New ransomware attack forces hospitals to turn away patients

Allscripts, a provider of electronic health record (EHR) technology to hospitals, was hit by ransomware this week, provoking an outage that affected thousands of physicians’ practices and healthcare providers across the United States.

Allscripts reportedly handles data for 180,000 physicians, 100,000 electronic prescribing physicians, 40,000 in-home clinicians, 2,700 hospitals, 13,000 extended care organizations and 7 million patients across the country. Besides EHR tools, it develops and sells solutions for patient engagement and care coordination, as well as financial and analytics technology.

Early this week, the company confirmed to partnering hospitals that it fell victim to a ransomware attack that crippled its systems.

Ransomware is malware that encrypts data on the endpoints it infects. If successful, the malware displays a note demanding payment – in the form of untraceable digital currency – in exchange for decrypting the data.

As reported by Healthcare IT News, facilities relying on their own server were less severely affected than those relying on cloud-hosted services and applications supplied by Allscripts.

Cleveland’s News 5 confirmed this with doctors at Pulmonary Physicians in Canton. Because of the Allscripts outage, the office has not been able to access vital patient information, and is forced to turn away its patients.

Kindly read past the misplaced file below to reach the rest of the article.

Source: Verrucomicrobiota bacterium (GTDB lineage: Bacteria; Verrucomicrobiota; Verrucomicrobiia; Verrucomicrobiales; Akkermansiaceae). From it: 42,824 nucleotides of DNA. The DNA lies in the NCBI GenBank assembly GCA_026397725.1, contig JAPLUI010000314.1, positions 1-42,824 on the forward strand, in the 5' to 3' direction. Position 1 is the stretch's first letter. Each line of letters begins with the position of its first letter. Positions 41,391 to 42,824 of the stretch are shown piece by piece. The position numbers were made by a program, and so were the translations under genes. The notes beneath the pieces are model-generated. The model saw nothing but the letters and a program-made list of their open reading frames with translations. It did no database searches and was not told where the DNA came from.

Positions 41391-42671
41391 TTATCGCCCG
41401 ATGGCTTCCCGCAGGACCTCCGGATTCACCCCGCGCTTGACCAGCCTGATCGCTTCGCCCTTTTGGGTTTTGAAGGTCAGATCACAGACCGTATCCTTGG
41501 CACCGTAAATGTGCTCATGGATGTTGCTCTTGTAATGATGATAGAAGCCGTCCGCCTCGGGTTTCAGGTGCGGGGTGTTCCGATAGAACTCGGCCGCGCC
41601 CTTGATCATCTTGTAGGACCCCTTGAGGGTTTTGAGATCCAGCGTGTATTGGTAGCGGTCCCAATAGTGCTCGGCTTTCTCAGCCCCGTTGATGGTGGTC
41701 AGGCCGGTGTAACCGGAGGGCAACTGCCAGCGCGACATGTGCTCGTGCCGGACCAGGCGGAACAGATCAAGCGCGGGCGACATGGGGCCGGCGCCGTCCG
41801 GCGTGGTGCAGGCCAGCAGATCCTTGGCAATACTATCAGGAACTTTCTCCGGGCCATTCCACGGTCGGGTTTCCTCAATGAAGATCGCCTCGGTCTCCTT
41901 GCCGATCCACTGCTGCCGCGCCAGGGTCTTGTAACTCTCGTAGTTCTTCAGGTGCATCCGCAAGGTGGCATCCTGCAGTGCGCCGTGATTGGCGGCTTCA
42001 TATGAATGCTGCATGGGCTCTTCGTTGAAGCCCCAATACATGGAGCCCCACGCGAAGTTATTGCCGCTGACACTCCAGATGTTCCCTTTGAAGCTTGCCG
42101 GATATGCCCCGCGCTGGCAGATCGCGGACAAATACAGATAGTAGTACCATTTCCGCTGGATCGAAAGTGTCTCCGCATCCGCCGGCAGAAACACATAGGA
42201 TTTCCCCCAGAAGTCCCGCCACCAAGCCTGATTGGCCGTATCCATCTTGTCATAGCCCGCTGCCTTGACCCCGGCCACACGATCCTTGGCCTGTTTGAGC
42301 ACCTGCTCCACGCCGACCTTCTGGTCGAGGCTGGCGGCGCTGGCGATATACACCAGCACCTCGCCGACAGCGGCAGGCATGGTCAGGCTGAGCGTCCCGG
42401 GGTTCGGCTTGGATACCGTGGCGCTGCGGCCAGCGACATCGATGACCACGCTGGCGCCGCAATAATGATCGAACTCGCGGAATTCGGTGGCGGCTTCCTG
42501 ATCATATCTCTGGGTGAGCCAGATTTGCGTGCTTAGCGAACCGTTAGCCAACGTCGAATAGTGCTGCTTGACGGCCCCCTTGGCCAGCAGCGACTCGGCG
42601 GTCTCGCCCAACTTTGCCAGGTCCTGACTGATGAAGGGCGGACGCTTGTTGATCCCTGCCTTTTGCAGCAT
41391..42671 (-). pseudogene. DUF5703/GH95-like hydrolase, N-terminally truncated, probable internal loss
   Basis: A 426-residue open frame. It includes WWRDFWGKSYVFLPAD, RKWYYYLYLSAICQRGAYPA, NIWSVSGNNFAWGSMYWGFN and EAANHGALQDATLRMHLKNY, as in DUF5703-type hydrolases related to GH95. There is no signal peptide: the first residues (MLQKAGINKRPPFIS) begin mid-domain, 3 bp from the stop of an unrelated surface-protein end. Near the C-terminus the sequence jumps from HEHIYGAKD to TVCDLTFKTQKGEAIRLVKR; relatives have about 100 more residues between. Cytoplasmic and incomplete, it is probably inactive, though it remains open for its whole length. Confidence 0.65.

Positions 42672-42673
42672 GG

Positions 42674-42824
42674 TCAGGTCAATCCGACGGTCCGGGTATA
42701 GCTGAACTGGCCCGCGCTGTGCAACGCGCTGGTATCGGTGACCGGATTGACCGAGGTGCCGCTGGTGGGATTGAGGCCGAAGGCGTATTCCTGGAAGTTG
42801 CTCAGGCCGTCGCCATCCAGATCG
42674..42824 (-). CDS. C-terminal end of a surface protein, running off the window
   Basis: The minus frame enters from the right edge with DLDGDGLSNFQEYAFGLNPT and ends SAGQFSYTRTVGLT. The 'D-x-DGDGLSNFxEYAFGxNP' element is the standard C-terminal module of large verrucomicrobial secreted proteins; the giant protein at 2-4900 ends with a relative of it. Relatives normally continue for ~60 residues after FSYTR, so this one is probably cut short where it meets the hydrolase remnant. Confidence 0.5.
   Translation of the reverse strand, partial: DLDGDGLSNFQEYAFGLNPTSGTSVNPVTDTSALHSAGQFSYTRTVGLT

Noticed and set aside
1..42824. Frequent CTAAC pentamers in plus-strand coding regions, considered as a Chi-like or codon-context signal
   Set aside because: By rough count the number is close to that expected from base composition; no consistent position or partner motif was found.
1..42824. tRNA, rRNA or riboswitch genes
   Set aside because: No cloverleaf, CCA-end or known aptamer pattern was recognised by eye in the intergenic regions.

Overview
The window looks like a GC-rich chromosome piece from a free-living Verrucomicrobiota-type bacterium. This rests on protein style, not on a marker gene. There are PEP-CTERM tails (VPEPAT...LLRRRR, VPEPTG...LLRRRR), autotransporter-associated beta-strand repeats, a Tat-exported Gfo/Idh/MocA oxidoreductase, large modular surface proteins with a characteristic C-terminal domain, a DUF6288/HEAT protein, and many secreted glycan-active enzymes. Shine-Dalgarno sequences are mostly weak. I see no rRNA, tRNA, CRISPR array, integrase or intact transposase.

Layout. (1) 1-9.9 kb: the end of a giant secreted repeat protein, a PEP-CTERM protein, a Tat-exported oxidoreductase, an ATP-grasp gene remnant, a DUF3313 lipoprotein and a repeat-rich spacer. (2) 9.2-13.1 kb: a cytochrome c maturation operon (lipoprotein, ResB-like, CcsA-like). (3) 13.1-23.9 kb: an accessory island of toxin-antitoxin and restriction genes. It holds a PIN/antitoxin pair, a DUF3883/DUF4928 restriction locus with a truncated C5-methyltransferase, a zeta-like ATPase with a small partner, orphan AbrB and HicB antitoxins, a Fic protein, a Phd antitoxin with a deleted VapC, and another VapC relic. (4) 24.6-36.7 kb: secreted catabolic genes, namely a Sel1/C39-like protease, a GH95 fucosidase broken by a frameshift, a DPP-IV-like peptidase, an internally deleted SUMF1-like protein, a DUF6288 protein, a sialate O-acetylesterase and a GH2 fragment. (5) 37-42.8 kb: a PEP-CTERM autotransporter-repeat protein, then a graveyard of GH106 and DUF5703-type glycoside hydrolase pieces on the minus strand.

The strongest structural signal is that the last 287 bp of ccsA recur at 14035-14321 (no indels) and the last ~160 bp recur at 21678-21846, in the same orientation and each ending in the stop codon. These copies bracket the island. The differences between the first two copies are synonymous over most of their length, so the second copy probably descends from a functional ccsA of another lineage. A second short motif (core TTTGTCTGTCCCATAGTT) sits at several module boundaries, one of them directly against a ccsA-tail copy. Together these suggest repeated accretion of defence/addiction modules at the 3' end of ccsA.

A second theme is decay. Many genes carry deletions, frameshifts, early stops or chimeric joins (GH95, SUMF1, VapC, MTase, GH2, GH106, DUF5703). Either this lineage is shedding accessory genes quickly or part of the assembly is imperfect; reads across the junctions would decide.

Like Hancock Health and Adams Memorial, Allscripts was apparently hit by the same type of ransomware – albeit a slightly different strain – dubbed SamSam. It emerged in 2016 and specifically targeted the healthcare industry.

SamSam spreads through the web and Java apps, and specifically targets external-facing RDP servers. It relies on unsophisticated techniques (i.e. brute force tools) to guess weak passwords and make its way into the network. Thanks to a wormable component, once it makes its way inside, it spreads laterally to infect other vulnerable systems.

David Finn, an executive at consulting firm CynergisTek, points out that organizations use endpoint protection tools but forget to lock up servers with antimalware solutions.

“It needs to be on all of your endpoints. We sometimes forget about those servers being endpoints,” said Finn.

Allscripts has not yet issued a public statement on the attack.



This is a Security Bloggers Network syndicated blog post authored by Filip Truta. Read the original post at: HOTforSecurity